- The Washington Times - Thursday, June 9, 2005


Travel warning issued for Indonesia

SYDNEY - Australia updated its warning against travel to Indonesia for the second time in a week today after police there warned that militants were planning attacks against Western targets.

“We continue to receive a stream of credible reporting suggesting that terrorists are in the very advanced stages of planning attacks in Indonesia,” said the travel warning issued by the foreign ministry.

“Attacks could occur at any time, anywhere in Indonesia and could be directed at any locations known to be frequented by foreigners,” it said.

“Recent credible reporting suggests that international hotels frequented by westerners in Jakarta are being targeted in current terrorist planning,” it added.


Annan opposes U.S. reform package

NEW YORK — U.N. Secretary-General Kofi Annan yesterday attacked a bill moving through Congress that would withhold up to half of U.S. dues to the world body if a string of reforms are not adopted.

Mr. Annan told reporters, “I don’t think holding back on contributions sends the right message, and it might be counterproductive” to U.S.-backed efforts to reform the United Nations.

The House International Relations Committee narrowly approved the reform package Wednesday, but the bill has not been backed by the Bush administration and faces an uphill battle on the House floor and in the Senate.


Acquittal upheld of 9/11 suspect

BERLIN — A German appeals court yesterday upheld the acquittal of a Moroccan accused of helping the September 11 hijackers, but authorities said the man remained a threat and would be expelled from the country within two weeks.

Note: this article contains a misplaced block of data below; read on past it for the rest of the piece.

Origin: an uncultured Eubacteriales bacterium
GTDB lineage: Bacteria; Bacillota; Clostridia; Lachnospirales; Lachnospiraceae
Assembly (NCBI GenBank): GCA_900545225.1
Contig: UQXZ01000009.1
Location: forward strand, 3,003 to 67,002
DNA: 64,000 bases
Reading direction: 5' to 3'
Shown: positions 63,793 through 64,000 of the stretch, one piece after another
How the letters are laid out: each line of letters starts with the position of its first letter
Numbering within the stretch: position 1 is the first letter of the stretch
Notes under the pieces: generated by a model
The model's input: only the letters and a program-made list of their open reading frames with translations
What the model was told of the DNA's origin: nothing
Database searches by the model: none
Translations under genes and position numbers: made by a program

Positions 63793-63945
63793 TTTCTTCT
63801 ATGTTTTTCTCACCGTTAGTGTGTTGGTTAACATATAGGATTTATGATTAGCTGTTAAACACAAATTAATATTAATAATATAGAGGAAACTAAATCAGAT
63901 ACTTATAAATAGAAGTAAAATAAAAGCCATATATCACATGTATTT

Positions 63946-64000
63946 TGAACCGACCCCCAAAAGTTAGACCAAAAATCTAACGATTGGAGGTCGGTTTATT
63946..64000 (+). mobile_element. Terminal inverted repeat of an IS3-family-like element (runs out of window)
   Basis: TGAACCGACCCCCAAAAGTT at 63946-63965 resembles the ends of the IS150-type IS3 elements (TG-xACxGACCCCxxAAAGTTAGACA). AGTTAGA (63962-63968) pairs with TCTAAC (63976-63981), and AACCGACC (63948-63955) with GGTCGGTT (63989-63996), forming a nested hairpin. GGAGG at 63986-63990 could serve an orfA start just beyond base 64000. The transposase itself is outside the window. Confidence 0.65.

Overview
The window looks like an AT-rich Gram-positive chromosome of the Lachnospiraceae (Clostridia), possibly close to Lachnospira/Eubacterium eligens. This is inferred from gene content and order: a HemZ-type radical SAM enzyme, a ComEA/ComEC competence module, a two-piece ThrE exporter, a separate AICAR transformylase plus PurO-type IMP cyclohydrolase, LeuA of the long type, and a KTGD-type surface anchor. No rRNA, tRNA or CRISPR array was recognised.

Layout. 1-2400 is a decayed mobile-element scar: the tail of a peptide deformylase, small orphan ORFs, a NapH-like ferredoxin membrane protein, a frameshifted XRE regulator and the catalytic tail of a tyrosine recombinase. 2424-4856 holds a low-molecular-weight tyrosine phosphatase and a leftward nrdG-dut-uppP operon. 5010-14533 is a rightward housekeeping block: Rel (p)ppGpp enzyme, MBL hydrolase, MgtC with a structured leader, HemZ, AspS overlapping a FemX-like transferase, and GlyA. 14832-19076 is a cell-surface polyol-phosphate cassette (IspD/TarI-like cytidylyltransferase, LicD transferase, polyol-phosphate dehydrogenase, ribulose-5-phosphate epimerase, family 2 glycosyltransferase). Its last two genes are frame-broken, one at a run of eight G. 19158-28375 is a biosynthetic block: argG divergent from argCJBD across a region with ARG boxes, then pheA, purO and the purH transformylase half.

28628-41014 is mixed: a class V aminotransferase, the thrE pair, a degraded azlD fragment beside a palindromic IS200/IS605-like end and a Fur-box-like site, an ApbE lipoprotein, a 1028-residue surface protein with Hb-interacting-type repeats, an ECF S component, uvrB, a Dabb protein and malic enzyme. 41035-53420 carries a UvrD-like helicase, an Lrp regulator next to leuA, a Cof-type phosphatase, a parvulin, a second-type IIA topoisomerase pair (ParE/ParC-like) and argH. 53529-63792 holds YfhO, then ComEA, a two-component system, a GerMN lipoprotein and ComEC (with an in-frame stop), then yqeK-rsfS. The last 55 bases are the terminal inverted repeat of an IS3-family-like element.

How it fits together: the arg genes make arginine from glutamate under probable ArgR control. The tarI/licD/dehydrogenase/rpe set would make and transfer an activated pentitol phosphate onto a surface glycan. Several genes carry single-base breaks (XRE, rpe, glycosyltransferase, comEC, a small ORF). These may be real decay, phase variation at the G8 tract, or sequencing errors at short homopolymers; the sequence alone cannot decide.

Abdelghani Mzoudi, 32, was acquitted in February 2004 of charges he helped September 11 hijackers Mohamed Atta, Marwan Al-Shehhi and Ziad Samir Jarrah in their plot to attack the United States. He faced more than 3,000 counts of being an accessory to murder.

Though the acquittal was upheld, Hamburg’s top security official, Udo Nagel, said his office will expel him because it “stands by its view that Mr. Mzoudi threatens the free democratic order and supports terrorist organizations.”


Capital closed after deadly riots

ADDIS ABABA — Most stores were shuttered yesterday and families collected the dead for burial following riots over election results and government warnings that any more civil unrest would be dealt with sternly.

Ethiopian security forces opened fire on stone-throwing demonstrators in Addis Ababa on Wednesday, leaving at least 22 persons dead, the government said. European Union observers said some opposition politicians were placed under house arrest following the government’s victory in last month’s election.


U.S. lifts aid ban, cites cooperation

BELGRADE — The United States yesterday lifted its freeze on a $10 million aid package for Serbia-Montenegro, saying the Balkan country had shown better cooperation with the U.N. war crimes tribunal.

Congress in January withheld $10 million in aid because of Serbia’s failure to arrest and extradite several Serb suspects to the tribunal in The Hague. Another $16 million was withheld last year for the same reason.

But since October, Serbia negotiated the surrender of about a dozen Serb war crimes suspects. Still, former Bosnian Serb military commander Ratko Mladic, believed hiding in Serbia, and wartime leader Radovan Karadzic, believed to be in Bosnia, remain at large.

“It’s our very strong hope that Mladic will be sent to The Hague and put on trial for war crimes he was accused of,” said R. Nicholas Burns, undersecretary of state for political affairs.


Pink rose named for Camilla

LONDON — It’s pink with a spicy fragrance: introducing the new Duchess of Cornwall rose, named for Prince Charles’ new wife.

Camilla, duchess of Cornwall, will be presented with a specimen of the rose named for her when she and Charles attend a gardening show at Birmingham in central England next week, officials said yesterday.

A donation from the sale of each rose bush will be given to the National Osteoporosis Society, of which the duchess is president.

From wire dispatches and staff reports

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